What do you do when you wake up and it’s -22 degrees (-49 with the wind chill) and you need to walk the dog?
Then you rationalize. Decide that it’s not the end of the world if she doesn’t go out and you can always clean up whatever messes she makes. Consider talking to her sensibly and explaining the situation, how you’ll set up a towel in the basement that she can use for her loo. Realize that you’re attributing unrealistic cognitive abilities to your dog, who is smart enough to find her way out of a locked container but still considers deer poo the height of epicurean cuisine.
Look at your smartphone to see when it is the warmest. Oh, it’s going up to -18 at 10:00! Surely she can hold out until then. Panic that you’ll get frostbite. Panic that you’ll fall on the ice and no one will be around to help you up and you’ll freeze like that poor man in Rochester, Minnesota. Panic that she’ll pee on the floor as you’re putting on your outerwear.
Get dressed. A tank top, a thermal long sleeve T-shirt, and two cashmere sweaters. Give thanks for the goats and sheep who sacrificed their hair for cashmere, and give thanks to China for making it affordable. A pair of corduroy stretch pants that are impossibly warm and unwearable most days of the year. A paint spattered pair of lined Gore-Tex pants that everyone in your family has worn, including your almost six foot tall son. A hat. A hood. A muff that goes around your neck and up your nose. A pair of mittens over a pair of gloves. Uggs with Yak Traks (more gratitude). Cover it all with your down coat that ends where your boots begin.
But wait! Where’s the dog? Envision getting undressed, or else stomping around the house, ruining the floors with the Yak Traks and getting overheated. Decide that neither option is acceptable and call for the dog again, who miraculously shows up. Notice how hard it is to open and close the door when you are wearing so many layers.
There is a keyhole for your eyes but everything else is covered. The hat comes down to your eyelashes. The muff comes up to your bottom eyelashes. You are inhaling the CO2 right back in because there’s nowhere for it to go. There are little drops of condensation on your eyelashes. Amazingly, they don’t freeze.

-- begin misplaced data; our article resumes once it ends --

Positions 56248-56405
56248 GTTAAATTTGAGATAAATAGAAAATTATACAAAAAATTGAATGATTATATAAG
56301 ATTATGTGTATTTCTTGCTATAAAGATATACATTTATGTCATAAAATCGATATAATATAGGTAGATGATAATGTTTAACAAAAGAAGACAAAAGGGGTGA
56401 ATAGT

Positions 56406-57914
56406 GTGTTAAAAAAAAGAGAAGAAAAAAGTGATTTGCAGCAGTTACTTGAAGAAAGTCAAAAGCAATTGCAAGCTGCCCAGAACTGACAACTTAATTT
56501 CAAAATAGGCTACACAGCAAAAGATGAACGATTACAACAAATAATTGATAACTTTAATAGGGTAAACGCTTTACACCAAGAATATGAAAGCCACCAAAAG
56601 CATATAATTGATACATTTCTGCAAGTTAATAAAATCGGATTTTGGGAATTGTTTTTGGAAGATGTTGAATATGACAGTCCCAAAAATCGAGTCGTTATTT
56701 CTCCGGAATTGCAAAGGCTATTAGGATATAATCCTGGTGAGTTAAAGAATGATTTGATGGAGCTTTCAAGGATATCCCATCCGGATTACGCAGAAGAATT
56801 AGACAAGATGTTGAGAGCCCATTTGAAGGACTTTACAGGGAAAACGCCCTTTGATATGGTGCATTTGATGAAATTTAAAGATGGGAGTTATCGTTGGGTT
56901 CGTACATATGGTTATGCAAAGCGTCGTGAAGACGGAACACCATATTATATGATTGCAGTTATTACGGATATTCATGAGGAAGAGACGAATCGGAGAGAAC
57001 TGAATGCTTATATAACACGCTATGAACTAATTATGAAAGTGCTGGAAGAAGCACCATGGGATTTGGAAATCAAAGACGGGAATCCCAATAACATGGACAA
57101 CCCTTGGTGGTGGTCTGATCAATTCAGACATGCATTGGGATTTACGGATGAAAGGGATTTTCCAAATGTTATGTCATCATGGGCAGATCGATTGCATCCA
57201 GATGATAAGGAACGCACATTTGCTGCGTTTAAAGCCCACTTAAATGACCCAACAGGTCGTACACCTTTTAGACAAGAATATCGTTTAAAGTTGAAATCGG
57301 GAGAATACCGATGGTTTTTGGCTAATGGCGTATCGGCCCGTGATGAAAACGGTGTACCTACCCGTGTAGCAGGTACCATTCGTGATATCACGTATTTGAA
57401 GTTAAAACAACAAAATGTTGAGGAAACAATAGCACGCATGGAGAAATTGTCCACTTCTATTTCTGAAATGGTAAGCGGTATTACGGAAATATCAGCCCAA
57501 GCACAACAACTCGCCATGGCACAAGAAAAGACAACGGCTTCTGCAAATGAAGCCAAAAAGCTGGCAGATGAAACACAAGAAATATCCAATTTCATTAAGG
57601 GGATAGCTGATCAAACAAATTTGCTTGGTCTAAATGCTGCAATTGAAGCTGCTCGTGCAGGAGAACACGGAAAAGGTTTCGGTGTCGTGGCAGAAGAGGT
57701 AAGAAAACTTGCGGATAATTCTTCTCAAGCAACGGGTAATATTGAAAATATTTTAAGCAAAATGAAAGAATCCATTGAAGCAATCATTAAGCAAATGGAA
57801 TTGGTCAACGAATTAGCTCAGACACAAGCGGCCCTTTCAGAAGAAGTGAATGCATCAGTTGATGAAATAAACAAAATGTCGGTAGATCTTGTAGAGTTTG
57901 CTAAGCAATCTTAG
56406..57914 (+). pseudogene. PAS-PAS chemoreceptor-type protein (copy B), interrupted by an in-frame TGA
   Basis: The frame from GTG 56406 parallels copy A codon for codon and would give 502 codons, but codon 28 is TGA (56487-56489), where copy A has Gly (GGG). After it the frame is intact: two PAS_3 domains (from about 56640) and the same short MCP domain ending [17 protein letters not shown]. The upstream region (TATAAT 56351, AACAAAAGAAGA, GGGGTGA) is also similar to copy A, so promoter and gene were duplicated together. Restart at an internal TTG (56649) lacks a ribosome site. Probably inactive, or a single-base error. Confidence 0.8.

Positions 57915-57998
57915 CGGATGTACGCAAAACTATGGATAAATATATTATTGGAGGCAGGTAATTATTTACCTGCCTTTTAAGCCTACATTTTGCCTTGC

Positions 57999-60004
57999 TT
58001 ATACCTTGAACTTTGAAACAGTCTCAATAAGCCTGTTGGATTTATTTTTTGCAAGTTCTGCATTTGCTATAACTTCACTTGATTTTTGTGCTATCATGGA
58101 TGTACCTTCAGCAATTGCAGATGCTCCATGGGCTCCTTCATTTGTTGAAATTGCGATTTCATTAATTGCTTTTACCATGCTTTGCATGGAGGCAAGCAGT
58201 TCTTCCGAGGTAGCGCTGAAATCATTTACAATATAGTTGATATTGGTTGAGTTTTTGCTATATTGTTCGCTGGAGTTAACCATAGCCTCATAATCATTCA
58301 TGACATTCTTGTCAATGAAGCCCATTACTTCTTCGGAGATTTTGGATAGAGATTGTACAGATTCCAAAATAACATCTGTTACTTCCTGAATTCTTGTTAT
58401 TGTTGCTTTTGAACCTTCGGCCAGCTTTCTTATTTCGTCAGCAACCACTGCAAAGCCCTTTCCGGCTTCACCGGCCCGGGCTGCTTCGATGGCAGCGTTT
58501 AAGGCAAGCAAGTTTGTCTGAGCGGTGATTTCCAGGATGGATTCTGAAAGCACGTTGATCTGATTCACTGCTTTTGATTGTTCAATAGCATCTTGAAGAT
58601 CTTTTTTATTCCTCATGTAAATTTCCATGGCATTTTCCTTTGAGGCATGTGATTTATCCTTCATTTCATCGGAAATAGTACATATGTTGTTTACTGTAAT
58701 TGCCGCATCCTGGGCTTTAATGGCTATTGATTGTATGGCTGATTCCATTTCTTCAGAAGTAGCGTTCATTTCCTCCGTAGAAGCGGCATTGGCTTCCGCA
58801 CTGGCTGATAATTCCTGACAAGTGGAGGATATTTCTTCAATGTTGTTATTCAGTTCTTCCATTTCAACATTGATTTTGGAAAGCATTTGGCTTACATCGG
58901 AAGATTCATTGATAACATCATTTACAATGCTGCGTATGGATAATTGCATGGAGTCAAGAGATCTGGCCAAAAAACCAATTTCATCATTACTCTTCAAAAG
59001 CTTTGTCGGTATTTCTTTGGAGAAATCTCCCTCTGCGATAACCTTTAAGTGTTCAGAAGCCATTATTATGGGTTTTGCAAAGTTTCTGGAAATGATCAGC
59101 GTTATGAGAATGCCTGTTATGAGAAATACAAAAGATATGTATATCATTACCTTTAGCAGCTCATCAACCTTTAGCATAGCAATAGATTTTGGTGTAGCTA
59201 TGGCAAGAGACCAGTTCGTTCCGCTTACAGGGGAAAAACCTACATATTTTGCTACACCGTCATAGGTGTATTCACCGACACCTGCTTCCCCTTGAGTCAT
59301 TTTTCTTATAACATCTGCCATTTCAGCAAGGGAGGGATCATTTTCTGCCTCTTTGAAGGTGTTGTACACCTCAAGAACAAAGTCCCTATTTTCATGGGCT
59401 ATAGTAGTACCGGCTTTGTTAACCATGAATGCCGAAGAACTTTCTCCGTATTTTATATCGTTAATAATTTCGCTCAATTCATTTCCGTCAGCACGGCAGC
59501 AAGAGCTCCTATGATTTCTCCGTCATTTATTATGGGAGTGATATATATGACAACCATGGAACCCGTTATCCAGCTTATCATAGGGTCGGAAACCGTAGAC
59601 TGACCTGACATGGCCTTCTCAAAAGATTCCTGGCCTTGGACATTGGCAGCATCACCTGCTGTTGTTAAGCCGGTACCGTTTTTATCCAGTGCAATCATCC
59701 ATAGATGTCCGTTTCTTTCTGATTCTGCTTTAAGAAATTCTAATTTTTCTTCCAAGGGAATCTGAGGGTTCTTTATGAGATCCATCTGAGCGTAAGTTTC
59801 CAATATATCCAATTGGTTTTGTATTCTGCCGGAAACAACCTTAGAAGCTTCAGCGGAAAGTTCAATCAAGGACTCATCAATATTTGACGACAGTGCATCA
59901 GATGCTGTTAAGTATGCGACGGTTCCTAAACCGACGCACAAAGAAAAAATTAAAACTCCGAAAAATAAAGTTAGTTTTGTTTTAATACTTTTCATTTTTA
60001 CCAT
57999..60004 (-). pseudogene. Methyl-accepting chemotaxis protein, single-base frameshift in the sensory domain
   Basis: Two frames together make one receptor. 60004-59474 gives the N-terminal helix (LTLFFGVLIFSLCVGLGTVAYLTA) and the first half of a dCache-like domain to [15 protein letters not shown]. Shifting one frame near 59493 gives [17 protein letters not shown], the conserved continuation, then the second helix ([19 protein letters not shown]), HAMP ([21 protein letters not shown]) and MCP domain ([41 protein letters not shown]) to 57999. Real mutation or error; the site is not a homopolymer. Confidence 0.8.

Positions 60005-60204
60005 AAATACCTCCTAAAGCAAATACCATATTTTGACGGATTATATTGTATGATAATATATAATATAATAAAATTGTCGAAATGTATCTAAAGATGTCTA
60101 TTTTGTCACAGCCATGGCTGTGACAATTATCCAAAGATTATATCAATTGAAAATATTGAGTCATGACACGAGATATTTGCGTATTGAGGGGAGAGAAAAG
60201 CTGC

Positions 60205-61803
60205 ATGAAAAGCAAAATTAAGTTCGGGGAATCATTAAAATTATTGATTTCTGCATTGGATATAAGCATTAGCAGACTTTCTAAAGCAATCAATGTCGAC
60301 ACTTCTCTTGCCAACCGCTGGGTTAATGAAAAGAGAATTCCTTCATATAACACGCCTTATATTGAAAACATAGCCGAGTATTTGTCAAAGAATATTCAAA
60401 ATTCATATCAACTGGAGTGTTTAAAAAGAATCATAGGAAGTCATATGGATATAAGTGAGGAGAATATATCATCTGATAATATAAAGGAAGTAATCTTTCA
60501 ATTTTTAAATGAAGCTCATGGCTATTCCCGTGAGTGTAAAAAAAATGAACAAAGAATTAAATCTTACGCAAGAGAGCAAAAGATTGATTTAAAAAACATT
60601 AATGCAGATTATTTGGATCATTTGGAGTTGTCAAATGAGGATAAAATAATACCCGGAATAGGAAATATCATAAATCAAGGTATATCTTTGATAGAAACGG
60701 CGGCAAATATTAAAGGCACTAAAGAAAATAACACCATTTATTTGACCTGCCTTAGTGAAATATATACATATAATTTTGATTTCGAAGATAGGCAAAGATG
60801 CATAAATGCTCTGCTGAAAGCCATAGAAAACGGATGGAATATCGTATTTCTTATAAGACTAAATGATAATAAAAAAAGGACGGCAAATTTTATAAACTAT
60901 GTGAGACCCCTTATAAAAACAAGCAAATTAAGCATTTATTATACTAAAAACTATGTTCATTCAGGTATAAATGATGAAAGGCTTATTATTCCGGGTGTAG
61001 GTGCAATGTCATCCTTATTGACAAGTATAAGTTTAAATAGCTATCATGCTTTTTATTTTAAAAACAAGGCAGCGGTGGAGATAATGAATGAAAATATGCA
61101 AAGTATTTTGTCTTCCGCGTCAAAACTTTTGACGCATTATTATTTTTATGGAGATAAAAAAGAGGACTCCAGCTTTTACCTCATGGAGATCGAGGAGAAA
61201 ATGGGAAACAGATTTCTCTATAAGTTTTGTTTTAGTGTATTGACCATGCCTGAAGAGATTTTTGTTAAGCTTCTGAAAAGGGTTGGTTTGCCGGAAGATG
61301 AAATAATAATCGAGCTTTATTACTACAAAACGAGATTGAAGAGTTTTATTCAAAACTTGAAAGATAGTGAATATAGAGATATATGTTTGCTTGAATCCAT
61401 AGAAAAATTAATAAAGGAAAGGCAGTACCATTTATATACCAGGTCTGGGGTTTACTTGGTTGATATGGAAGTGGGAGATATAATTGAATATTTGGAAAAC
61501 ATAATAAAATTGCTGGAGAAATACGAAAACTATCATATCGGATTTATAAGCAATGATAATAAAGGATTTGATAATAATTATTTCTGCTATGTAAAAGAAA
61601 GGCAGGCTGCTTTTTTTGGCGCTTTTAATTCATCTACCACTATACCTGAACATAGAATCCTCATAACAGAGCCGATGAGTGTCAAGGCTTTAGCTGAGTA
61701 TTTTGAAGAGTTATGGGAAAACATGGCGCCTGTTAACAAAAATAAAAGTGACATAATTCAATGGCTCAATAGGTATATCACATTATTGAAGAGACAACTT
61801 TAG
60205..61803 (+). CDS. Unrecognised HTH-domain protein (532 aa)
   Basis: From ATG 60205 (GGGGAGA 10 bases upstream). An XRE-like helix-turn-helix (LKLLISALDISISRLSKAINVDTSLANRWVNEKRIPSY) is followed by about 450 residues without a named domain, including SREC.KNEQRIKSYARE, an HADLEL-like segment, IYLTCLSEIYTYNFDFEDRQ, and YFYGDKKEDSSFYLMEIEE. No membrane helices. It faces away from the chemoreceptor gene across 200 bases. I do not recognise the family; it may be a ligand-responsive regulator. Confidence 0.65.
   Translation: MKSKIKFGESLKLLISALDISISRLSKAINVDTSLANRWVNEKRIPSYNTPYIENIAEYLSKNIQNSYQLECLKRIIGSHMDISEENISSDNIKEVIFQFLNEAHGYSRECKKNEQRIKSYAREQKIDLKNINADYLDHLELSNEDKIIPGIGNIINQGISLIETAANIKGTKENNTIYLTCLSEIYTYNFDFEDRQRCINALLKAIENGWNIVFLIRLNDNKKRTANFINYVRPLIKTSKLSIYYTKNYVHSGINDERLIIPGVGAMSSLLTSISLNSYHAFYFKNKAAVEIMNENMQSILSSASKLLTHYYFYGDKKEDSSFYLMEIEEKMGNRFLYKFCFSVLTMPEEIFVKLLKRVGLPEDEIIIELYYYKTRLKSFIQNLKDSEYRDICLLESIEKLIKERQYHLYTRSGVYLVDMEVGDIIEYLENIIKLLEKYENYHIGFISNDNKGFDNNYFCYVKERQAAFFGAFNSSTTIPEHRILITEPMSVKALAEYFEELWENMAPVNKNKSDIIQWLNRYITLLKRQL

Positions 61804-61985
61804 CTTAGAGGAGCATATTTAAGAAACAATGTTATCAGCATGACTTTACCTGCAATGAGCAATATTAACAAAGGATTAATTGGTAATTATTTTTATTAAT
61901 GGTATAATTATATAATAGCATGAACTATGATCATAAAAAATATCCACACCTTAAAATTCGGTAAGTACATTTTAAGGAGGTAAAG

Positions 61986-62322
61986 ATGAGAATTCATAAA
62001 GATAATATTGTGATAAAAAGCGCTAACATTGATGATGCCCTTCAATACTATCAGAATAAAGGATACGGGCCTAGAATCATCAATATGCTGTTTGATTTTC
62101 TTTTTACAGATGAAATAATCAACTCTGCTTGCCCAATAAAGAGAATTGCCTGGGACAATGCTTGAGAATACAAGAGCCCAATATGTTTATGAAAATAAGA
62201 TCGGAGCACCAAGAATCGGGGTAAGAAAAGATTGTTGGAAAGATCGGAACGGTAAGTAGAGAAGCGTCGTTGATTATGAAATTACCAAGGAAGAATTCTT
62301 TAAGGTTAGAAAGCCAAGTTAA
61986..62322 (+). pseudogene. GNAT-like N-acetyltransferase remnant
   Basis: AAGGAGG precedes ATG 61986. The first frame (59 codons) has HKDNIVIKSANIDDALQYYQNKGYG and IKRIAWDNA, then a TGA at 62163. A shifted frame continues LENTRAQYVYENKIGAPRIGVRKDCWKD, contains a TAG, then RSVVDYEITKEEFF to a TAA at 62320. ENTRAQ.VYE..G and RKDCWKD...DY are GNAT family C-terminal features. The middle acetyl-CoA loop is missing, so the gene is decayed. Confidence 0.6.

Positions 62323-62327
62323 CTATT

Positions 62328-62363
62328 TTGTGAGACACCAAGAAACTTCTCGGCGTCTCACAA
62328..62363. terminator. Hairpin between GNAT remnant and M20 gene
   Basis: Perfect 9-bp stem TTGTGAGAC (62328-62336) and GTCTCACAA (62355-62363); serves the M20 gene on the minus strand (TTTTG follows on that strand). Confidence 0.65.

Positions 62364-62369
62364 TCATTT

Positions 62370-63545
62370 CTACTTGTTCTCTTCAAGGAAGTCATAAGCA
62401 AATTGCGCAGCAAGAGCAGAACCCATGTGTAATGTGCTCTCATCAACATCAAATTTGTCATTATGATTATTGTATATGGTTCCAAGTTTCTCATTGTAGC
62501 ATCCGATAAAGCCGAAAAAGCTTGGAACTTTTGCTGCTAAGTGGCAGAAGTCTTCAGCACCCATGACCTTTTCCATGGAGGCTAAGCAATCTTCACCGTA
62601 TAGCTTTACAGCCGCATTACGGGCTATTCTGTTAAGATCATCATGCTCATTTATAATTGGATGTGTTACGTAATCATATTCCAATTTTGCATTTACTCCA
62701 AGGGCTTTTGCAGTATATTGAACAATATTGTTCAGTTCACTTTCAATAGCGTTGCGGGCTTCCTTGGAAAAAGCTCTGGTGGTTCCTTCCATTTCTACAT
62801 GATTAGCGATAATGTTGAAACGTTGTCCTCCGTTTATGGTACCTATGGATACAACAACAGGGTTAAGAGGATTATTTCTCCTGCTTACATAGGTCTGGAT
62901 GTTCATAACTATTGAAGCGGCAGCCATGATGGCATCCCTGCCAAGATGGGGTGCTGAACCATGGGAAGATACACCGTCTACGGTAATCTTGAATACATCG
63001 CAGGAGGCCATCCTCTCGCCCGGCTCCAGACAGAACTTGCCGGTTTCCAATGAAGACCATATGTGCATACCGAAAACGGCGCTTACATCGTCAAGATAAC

Also amazingly, your hands and feet are warm enough. And as you walk through the deserted neighborhood, your core temperature starts to rise. You think to yourself “maybe I didn’t need all these layers,” pull the muff down over your nose, and immediately pull it up again. It’s cold! But when you’re covered up, you can be outside comfortably.
The dog is happy. She doesn’t get that thing where snow or salt is stuck in her paw and she holds it up for you to clean off, which is good because you can’t move your fingers the way you’re dressed. She pees a lot. She poops a little. She sniffs at the other pee and poops and tries to engage you in a little game of chase. You decline. You are oxygen deprived from excessive CO2 intake and need to get the muff off your face but are not quite ready to go back because it’s so damn badass to be outside and to be the only one because everyone else is hunkered down inside where it’s warm.
A car passes you. You stand off to the side because you have absolutely no peripheral vision and wave to the driver as he passes you. He waves back. You share the unspoken connection of the few who venture outside.
As you approach your house, you realize that your arms and legs are getting a little cold, but that you’re also sweating. You think about the Bear Grylls episode where he tells you to jump around after falling into freezing water and start to pump your arms and walk a little faster. You get sweatier. You think about “To Build A Fire” and “After Great Pain A Formal Feeling Comes.” You feel smug because you’re so well-read and so well-dressed. You walk down your driveway feeling like a thoroughbred crossing the finish line.
Well, maybe a draft horse crossing the finish line, with all your layers.
You walk inside and immediately pull off everything because you’re so damn sweaty. The dog runs away, does a lap around the house, and immediately passes out in her crate. She is happy. You take a sip of coffee from your insulated cup and discover that it’s still warm. You are happy.
You realize that all of the worrying you did this morning was unnecessary. You realize that the fear of the cold was worse than the cold itself. You realize that when you take those first few steps forward, acknowledging your fear but not letting it hold you back, that the rest is easy. You think, “This would be an amazing subject for a blog post! I need to write more posts. I want to be a writer but I’m just too damn lazy. And isn’t it cool that I can make a yoga metaphor from walking the dog on a really cold day!”
You also realize that whoever said, “There is no bad weather, just bad clothing choices” was a genius.
You are a spiritual goddess. You are a Chicago badass. You went outside for 15 minutes on a day when Antarctica would seem balmy and came back with all of your extremities intact…
and then you realize you have to do it again in the afternoon.